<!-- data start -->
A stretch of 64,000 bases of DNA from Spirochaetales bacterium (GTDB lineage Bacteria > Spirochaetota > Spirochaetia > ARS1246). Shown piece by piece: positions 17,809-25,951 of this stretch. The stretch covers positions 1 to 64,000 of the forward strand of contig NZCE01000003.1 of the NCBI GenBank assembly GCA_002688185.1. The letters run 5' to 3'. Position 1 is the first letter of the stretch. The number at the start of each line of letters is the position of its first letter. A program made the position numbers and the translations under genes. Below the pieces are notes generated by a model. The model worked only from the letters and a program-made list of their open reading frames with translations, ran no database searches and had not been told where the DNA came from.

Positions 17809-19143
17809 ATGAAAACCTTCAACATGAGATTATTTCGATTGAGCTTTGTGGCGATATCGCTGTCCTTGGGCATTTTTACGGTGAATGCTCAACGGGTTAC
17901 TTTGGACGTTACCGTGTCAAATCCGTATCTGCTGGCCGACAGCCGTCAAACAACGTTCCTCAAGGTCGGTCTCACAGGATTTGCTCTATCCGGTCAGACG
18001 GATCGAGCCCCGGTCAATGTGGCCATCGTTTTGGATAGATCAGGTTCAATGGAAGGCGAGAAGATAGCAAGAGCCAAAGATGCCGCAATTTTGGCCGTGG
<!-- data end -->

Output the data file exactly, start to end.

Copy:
A stretch of 64,000 bases of DNA from Spirochaetales bacterium (GTDB lineage Bacteria > Spirochaetota > Spirochaetia > ARS1246). Shown piece by piece: positions 17,809-25,951 of this stretch. The stretch covers positions 1 to 64,000 of the forward strand of contig NZCE01000003.1 of the NCBI GenBank assembly GCA_002688185.1. The letters run 5' to 3'. Position 1 is the first letter of the stretch. The number at the start of each line of letters is the position of its first letter. A program made the position numbers and the translations under genes. Below the pieces are notes generated by a model. The model worked only from the letters and a program-made list of their open reading frames with translations, ran no database searches and had not been told where the DNA came from.

Positions 17809-19143
17809 ATGAAAACCTTCAACATGAGATTATTTCGATTGAGCTTTGTGGCGATATCGCTGTCCTTGGGCATTTTTACGGTGAATGCTCAACGGGTTAC
17901 TTTGGACGTTACCGTGTCAAATCCGTATCTGCTGGCCGACAGCCGTCAAACAACGTTCCTCAAGGTCGGTCTCACAGGATTTGCTCTATCCGGTCAGACG
18001 GATCGAGCCCCGGTCAATGTGGCCATCGTTTTGGATAGATCAGGTTCAATGGAAGGCGAGAAGATAGCAAGAGCCAAAGATGCCGCAATTTTGGCCGTGG